I'm torn as to what my next vehicle will be, if I could find a mint square body gmc then I would run that and accept the fuel mileage, at least it would be insanely reliable with no computer gadgets.


Sent from the sexy electrician
 

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That was a good read. I enjoyed it and agree for the most part.

But not everything was better.

Those trucks welded and assembled by skilled workers weren't really as good as we remember them being.

Let's take the C-K 10/15 for instance. If you were lucky, you had let's say a Heavy Half/ Big 10 with an almost emissions free 49 state LT9 with 4 bolt mains. 180 hp at 4000 rpm/240 ft-lb at 2500 rpm.
Compare that to the current EcoTec 4.3 V6. 285 hp / 305 ft-lb at 3500 rpm.

We won't even mention fuel economy.

Plus, that hand welded heavy steel frame had a tendency to collapse wherever it wanted to. Usually just behind the cab causing the bed to crush the passenger compartment. And there are no friendly surfaces in that cab to collide with.

And then there's the whole side saddle tank issue to deal with.

I don't think they are necessarily more reliable. It's just easier to figure out what is broken, easier to fix it when it does break, and there are less components to break.

Remember that they only had 5 digit odometers (+ a tenth). It was a major milestone to rollover the odometer at 100,000 miles then. You probably saw a few repairs along the way. Now it means, "Aww....it's time to change the sparkplugs."
 

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That exterior frame mounted fuel tank was only for a couple years. The entire drivetrain was bullet proof other than little issues


Sent from the sexy electrician
 

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That was a good read. I enjoyed it and agree for the most part.

But not everything was better.

Those trucks welded and assembled by skilled workers weren't really as good as we remember them being.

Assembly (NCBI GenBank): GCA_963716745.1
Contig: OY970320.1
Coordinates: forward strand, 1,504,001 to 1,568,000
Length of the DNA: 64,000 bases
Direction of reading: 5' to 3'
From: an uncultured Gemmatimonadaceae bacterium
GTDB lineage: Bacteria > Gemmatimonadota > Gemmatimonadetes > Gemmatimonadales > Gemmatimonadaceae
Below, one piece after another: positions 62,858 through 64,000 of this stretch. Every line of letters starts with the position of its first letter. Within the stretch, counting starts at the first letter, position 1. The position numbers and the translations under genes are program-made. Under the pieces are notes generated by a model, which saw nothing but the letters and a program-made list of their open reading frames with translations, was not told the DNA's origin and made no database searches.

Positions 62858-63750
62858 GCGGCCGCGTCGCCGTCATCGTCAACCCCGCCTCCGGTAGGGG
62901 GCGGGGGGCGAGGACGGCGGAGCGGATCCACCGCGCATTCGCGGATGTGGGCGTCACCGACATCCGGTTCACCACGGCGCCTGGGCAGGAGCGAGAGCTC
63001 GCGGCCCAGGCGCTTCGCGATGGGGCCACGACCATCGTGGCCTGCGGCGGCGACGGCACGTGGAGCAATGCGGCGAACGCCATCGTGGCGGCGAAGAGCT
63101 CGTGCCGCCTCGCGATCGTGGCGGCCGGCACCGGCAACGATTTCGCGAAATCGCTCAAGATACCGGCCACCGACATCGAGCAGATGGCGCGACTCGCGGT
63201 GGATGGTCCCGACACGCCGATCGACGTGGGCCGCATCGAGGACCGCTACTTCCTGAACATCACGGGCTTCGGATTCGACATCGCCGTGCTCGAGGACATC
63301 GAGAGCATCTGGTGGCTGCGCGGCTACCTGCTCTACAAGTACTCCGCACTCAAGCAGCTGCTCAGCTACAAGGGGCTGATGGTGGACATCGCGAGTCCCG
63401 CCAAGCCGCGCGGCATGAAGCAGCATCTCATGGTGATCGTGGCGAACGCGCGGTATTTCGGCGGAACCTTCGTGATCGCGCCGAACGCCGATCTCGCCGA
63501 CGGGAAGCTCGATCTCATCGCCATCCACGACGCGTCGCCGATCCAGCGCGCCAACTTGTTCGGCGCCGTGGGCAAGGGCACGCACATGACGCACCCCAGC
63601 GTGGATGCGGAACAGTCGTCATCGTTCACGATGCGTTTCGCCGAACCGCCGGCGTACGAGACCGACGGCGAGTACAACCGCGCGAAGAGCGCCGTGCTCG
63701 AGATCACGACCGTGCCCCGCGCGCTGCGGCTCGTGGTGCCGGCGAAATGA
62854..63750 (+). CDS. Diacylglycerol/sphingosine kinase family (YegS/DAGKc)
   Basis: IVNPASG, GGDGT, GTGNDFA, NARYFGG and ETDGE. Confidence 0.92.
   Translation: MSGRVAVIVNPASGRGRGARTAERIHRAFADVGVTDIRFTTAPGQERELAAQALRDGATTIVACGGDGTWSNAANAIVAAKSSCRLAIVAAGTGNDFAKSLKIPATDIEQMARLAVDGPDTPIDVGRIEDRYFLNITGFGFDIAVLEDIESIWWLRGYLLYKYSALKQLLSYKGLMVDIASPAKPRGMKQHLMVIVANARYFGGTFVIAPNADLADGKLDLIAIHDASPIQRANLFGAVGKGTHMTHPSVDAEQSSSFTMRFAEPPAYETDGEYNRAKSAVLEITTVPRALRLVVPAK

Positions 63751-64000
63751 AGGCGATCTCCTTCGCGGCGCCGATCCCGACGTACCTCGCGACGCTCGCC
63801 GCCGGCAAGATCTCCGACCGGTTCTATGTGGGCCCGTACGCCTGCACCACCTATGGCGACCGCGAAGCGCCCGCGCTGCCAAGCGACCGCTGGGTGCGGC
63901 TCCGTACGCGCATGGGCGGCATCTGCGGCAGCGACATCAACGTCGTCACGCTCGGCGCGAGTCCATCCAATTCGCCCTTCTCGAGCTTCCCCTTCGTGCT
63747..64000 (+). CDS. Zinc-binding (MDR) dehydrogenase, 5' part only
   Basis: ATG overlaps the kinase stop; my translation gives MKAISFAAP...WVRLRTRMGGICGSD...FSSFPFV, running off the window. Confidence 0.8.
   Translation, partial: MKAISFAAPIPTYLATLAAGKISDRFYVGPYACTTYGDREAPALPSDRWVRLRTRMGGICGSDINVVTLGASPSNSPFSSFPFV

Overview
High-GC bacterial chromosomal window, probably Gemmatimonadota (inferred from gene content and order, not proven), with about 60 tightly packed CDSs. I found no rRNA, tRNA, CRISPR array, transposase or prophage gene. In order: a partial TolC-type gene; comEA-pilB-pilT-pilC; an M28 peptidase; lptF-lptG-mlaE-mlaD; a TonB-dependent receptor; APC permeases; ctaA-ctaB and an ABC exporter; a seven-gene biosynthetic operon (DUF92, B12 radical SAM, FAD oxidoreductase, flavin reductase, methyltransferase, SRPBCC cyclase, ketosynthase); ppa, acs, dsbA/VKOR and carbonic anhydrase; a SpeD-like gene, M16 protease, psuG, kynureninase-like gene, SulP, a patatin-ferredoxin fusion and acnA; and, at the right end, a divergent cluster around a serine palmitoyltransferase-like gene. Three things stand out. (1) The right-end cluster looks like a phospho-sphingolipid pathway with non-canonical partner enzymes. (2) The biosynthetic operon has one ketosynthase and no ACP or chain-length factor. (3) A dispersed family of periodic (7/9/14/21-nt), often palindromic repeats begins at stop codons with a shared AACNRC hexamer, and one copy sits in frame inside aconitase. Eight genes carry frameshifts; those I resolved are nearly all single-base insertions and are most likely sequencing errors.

Let's take the C-K 10/15 for instance. If you were lucky, you had let's say a Heavy Half/ Big 10 with an almost emissions free 49 state LT9 with 4 bolt mains. 180 hp at 4000 rpm/240 ft-lb at 2500 rpm.
Compare that to the current EcoTec 4.3 V6. 285 hp / 305 ft-lb at 3500 rpm.

We won't even mention fuel economy.

Plus, that hand welded heavy steel frame had a tendency to collapse wherever it wanted to. Usually just behind the cab causing the bed to crush the passenger compartment. And there are no friendly surfaces in that cab to collide with.

And then there's the whole side saddle tank issue to deal with.

I don't think they are necessarily more reliable. It's just easier to figure out what is broken, easier to fix it when it does break, and there are less components to break.

Remember that they only had 5 digit odometers (+ a tenth). It was a major milestone to rollover the odometer at 100,000 miles then. You probably saw a few repairs along the way. Now it means, "Aww....it's time to change the sparkplugs."
My main point about the frames, were far more labor intensive to build. With Unibodies, feed in a roll of steel, push a button, and 45 minutes later have a complete body, frame and all. Could have talked about a voltage regular, girls were hand turning those coils, than a lot of hand work to assemble. My last budget for a voltage regulator was 69 cents. Where today a buck is only worth 13.3 cents.

Technology is making a huge difference in manufacturing cost, but not seeing this an an automobile. Another example was pay 35 bucks for a Craftsman single speed 3/8" electric drill back in 1964, yeah a nice polished die cast cast. Recently purchased a DeWatt plastic drill, reversible and variable speed for 42 bucks that if I dropped it, will bonce back up. Again technology and automation. That old Craftsman would shatter like glass if you dropped it.

An electronic ignition module is actually cheaper to manufacture a set of points, would practically last forever, lucky to get 10K miles out of a set of points.

A good exercise would be for someone to go to gmpartsdirect.com and add up all the parts cost for the Cruze, wouldn't be a bit surprised if you came up with over a quarter of a million bucks. And all parts are this way today, outrageous, and we have government crooks pushing recycling down our throats.